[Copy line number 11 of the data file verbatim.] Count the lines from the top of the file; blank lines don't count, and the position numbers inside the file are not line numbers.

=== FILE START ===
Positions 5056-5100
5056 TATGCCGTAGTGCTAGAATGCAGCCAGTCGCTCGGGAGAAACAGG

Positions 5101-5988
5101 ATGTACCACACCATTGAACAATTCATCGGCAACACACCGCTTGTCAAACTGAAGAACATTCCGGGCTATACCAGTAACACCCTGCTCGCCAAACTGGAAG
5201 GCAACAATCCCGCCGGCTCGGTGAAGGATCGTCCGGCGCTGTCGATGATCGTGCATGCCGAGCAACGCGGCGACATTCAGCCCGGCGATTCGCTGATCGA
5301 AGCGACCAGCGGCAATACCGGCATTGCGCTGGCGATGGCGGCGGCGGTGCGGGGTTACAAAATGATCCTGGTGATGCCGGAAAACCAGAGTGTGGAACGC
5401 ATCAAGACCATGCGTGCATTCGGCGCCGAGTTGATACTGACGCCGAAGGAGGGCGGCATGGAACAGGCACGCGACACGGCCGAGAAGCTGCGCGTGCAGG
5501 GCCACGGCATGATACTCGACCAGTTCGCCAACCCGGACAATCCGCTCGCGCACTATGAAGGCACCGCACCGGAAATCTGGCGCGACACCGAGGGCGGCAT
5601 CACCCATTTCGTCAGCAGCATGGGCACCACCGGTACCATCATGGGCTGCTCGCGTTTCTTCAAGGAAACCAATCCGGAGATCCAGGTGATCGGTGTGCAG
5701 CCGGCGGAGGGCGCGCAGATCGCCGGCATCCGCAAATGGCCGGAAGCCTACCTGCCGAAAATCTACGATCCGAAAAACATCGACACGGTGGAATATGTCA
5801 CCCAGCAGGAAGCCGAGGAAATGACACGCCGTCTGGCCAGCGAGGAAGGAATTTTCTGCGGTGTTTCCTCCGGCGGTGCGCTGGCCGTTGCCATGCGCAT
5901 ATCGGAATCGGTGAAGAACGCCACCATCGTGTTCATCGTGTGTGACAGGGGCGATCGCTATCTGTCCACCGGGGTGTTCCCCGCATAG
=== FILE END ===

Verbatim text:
5801 CCCAGCAGGAAGCCGAGGAAATGACACGCCGTCTGGCCAGCGAGGAAGGAATTTTCTGCGGTGTTTCCTCCGGCGGTGCGCTGGCCGTTGCCATGCGCAT